Despite much diplomatic effort, the situation in Ukraine worsens. A coordinated Russian campaign, including an invasion threat, special operations destabilization in eastern Ukraine patterned on the Crimea model, and warnings of gas cutoffs document ever more clearly Vladi­mir Putin’s aim to cripple the Ukrainian government and control much or even all of this strategically vital European country.

The West’s reaction has been weak. The sanctions imposed and contemplated are not dramatic, regardless of immediate Russian losses in volatile stock and currency exchange markets. Europe’s dependence on Russian hydrocarbons, and affinity for Russian investments, were apparent last week when the German foreign minister feted Russian Deputy Prime Minister Igor Shuvalov for trade talks, even as NATO photos of Russian military equipment stockpiled near Ukraine emerged. While European foot-dragging is the biggest obstacle to an effective response, some of Washington’s initial comments and actions suggested unwillingness to face the reality of Putin’s actions. The Obama administration also bears the burden of its Middle Eastern policy of avoiding military conflicts. NATO member states in Eastern Europe are asking the same question many in the Middle East have: Can we rely on Washington to make hard military decisions? 

The best way to send Putin a tough message and possibly deflect a Russian campaign against more vulnerable NATO states is to back up our commitment to the sanctity of NATO territory with ground troops, the only military deployment that can make such commitments unequivocal. To its credit, the administration has dispatched fighter aircraft to Poland and the Baltic states to reinforce NATO fighter patrols and exercises. But these deployments, like ships temporarily in the Black Sea, have inherent weaknesses as political signals. They cannot hold terrain — the ultimate arbiter of any military calculus — and can be easily withdrawn if trouble brews. Troops, even limited in number, send a much more powerful message. More difficult to rapidly withdraw once deployed, they can make the point that the United States is serious about defending NATO’s eastern borders.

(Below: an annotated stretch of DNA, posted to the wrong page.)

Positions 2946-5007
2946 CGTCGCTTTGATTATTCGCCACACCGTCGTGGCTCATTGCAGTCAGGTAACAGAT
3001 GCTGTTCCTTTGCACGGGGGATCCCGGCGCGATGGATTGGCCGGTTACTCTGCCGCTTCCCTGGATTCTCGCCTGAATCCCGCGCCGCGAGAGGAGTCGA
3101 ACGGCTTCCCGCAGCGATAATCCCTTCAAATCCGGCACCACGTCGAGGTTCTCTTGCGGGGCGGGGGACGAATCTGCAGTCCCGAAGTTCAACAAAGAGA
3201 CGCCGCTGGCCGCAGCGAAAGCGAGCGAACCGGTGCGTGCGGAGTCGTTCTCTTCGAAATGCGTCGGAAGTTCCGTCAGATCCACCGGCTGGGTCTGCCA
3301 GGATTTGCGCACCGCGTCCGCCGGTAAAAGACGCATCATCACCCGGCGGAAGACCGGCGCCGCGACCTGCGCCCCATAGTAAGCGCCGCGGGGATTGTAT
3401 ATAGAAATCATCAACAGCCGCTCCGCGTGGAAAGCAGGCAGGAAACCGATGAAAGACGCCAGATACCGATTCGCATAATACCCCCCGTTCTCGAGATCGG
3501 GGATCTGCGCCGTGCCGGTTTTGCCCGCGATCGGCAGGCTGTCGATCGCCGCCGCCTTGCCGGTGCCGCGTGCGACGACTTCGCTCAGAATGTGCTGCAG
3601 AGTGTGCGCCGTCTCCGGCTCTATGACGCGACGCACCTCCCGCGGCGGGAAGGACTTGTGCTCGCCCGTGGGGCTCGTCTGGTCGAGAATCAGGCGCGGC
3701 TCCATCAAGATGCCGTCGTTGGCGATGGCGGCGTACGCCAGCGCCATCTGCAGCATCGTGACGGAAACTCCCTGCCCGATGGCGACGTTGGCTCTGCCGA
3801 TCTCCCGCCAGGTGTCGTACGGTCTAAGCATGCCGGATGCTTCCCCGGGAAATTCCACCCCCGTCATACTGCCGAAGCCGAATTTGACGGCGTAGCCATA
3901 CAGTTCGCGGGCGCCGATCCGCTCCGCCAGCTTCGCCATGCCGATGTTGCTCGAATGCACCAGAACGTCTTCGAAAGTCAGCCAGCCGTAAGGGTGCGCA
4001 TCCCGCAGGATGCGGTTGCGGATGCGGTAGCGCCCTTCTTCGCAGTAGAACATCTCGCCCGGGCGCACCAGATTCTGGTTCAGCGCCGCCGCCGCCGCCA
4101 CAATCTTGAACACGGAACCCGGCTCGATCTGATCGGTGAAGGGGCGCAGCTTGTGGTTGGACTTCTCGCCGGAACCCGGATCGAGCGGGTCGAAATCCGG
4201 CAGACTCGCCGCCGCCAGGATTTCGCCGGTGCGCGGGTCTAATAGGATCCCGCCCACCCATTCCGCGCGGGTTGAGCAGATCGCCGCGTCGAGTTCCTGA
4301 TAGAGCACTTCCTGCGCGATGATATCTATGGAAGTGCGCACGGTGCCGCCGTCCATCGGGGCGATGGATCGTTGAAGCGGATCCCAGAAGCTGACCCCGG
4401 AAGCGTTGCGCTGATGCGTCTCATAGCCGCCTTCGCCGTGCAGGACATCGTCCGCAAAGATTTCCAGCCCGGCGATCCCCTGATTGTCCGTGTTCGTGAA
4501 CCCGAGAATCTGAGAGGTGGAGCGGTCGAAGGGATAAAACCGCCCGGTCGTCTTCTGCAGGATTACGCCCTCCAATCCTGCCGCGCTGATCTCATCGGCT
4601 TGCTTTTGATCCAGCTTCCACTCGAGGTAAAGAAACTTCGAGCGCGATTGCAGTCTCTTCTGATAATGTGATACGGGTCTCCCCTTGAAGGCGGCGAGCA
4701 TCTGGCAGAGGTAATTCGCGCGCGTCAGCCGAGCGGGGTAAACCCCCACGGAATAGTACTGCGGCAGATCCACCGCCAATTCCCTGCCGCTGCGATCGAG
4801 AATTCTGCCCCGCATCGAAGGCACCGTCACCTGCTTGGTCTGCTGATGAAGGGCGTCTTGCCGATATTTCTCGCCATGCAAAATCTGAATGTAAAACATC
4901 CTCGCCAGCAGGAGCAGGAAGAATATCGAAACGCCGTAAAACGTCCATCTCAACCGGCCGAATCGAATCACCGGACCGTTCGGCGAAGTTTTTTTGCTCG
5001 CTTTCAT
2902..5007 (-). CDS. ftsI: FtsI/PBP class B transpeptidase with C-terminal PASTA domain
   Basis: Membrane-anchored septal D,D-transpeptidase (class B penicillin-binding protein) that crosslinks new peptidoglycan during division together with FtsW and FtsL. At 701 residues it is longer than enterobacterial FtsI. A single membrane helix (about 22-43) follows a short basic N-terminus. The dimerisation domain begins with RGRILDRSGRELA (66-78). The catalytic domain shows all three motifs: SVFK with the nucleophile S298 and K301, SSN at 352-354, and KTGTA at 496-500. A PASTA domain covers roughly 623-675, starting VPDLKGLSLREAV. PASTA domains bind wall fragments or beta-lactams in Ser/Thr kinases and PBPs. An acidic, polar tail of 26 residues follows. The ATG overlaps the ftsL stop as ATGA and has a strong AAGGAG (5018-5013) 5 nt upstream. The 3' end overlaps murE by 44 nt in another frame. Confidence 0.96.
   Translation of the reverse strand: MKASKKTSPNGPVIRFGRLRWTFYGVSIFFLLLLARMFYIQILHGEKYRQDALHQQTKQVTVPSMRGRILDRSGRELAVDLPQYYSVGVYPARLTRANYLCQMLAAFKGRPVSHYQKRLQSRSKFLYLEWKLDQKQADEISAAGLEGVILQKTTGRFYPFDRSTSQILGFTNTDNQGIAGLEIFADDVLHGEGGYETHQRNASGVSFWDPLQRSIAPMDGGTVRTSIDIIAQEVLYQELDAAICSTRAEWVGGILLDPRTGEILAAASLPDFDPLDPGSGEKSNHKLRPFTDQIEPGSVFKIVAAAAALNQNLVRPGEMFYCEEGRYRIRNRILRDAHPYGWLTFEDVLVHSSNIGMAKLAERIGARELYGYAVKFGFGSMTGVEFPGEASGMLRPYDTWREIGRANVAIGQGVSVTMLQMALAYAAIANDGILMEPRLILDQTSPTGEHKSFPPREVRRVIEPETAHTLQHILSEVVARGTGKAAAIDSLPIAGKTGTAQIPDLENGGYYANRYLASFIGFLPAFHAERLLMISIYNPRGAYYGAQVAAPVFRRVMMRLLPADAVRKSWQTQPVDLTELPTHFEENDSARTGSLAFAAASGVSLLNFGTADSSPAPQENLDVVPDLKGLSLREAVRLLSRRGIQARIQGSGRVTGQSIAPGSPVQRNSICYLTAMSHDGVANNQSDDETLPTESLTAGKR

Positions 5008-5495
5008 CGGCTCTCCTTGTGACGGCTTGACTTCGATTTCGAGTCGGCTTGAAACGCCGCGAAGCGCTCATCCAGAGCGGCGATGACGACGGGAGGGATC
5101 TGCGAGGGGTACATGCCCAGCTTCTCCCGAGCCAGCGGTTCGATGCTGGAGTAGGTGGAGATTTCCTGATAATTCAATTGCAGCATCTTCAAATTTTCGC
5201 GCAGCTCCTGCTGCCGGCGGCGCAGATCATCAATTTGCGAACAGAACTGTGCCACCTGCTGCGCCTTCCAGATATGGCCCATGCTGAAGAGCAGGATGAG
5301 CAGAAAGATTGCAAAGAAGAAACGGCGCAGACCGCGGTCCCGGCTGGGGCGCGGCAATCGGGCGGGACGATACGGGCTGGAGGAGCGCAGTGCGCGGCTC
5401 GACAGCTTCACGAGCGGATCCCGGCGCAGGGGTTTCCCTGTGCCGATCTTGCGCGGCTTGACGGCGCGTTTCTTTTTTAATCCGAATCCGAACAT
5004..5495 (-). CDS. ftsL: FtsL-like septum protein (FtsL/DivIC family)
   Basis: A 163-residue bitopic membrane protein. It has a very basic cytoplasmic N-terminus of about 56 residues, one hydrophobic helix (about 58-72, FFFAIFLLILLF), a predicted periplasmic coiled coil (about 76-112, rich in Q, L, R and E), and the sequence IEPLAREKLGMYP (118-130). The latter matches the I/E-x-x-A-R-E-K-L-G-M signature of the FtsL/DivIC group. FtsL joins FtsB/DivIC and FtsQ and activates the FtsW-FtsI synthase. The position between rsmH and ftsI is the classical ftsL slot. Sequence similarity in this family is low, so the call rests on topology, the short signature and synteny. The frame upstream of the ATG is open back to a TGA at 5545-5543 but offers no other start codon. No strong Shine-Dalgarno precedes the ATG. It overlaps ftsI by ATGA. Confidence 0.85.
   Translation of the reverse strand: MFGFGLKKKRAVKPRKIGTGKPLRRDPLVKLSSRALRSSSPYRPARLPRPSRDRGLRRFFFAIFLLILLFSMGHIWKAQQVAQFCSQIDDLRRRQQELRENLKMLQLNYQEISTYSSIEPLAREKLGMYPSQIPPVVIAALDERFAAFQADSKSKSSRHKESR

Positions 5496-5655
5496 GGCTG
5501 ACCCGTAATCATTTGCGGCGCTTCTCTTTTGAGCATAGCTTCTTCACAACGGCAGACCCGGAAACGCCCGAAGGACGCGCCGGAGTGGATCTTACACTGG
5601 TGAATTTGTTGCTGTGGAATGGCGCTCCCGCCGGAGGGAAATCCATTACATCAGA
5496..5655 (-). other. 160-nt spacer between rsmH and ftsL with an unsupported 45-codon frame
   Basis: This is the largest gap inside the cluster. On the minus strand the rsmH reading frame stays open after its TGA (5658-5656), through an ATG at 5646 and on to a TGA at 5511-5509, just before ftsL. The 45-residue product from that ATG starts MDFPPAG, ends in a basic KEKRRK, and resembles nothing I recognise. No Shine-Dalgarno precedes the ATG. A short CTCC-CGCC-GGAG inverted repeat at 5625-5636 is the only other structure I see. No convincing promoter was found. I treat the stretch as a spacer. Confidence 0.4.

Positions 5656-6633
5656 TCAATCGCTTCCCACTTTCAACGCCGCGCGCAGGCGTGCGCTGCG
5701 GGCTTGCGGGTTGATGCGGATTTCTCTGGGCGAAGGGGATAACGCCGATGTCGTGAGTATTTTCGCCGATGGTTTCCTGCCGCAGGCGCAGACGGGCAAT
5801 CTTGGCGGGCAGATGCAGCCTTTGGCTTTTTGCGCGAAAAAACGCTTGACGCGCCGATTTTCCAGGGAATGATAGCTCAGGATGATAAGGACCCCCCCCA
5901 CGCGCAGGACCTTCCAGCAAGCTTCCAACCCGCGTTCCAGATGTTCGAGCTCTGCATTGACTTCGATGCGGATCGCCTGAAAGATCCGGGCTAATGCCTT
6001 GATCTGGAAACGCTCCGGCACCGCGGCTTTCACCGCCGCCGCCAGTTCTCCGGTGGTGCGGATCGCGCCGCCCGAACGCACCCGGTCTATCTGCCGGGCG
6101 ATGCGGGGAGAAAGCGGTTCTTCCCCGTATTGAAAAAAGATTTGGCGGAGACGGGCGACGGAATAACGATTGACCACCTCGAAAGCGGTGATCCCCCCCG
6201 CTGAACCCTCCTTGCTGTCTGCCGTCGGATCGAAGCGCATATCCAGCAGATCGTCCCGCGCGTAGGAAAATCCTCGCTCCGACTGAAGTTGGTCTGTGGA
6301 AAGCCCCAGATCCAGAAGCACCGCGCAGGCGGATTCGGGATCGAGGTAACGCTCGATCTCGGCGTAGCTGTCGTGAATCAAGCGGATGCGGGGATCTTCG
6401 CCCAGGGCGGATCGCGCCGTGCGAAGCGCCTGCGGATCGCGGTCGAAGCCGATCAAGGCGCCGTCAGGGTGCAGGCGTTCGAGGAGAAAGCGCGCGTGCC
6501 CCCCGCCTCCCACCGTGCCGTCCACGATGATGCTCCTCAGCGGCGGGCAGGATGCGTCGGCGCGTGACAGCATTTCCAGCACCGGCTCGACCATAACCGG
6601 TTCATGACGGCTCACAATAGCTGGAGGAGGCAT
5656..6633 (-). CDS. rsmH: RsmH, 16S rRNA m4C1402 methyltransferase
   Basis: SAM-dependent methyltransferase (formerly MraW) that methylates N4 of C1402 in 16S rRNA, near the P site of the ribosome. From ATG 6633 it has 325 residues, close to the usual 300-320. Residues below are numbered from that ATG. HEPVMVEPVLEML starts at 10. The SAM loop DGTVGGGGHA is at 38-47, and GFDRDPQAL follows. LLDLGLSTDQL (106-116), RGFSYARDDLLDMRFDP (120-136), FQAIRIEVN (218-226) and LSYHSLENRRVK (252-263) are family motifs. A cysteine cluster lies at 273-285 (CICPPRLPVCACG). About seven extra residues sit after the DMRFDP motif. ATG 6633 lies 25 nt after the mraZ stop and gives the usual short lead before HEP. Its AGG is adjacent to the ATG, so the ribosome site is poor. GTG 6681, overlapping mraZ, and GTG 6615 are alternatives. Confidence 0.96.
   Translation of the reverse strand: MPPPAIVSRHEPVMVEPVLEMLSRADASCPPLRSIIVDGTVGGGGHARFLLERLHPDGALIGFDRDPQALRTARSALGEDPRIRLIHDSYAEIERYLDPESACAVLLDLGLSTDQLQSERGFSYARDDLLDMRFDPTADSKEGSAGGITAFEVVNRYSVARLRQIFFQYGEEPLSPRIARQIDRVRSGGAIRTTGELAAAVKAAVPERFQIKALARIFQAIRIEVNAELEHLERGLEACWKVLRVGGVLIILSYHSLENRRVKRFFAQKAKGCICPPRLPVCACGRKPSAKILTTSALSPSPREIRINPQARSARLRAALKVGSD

While examples of effective ground force “tripwires” date to the U.S. brigade in Berlin during the Cold War, the most relevant recent example is Kuwait after 1993. To deter Saddam Hussein from any new attack, the United States maintained a “heavy brigade package” of armor and other material to equip a force of 5,000 troops to be quickly flown over in an emergency. The United States and Britain also maintained fighter aircraft in Kuwait. All this, however, was not sufficient to fully deter Hussein. U.S. ground forces were deployed in 1994, 1996 and 1997-98. Even with equipment already deployed, it took time to fly the troops in, such decisions were publicly known, and the decisions themselves required precious time for Washington and the Kuwaiti government to deliberate. 

To deal with these issues, the Clinton administration finally stationed a small ground force in Kuwait, rotated from stateside units on six-month deployments. In a crisis, the thinking went, it would buy time for a full brigade to deploy and encourage rapid Kuwaiti deployment, possibly deterring a ground attack. In Operation Desert Fox in December 1998, the United States went with the force on the ground, rapidly reinforced by a Marine expeditionary unit, rather than wait for a brigade to deploy and thus signal its intentions to Hussein.

Such a ground deployment in the current crisis with Russia could change perceptions on all sides. The administration, after consulting with NATO, should inform Moscow that it will station limited forces in Poland, the Baltic states and Romania if Russia continues its aggression against Ukraine and does not withdraw troops. Initial contingents could be as small as companies (150 soldiers) on “training” maneuvers, but equipment for larger forces, and a permanent rotation of troops, could be quickly organized. Although Russian ground forces number an estimated 40,000 or more, such a small-scale U.S. force could rally the affected nations to commit unequivocally their own larger forces and encourage other NATO states to deploy troops. Taken together, that would provide more than a tripwire, generating time for larger reinforcements, and complicating any threat against NATO states or even Crimea-style intervention in Ukraine. 

Would such a deployment be provocative? Only if being serious about deterring Putin is provocative. Would it violate “understandings” with Moscow eschewing such U.S. stationing? Probably, but Putin has already violated a library’s worth of understandings, agreements and treaties pertaining to territorial integrity. His actions undercut the basis for NATO defense thinking since 1991, but no U.S. or European response has delivered the West’s promised “serious consequences” and “different relationship” with Russia. Deploying troops would do so.

We do not need to be apologetic about the risk of even “tripwire” presences. Putin has no illusions about America’s combat-hardened conventional superiority. But by all appearances he has great doubt about America’s will to use force, and that creates a dangerous situation. After seeing American boots on the ground, Hussein decided not to threaten Kuwait anew. But recall that half a world away and six decades ago, the United States took a different approach, withdrawing its forces from South Korea. North Korea and its Russian supporters saw that as a green light to invade, only to learn, three years and millions of casualties later, that the United States was serious about defending a friend. 

link to article

What's The Right Size For The U.S. Army?
April 11, 2014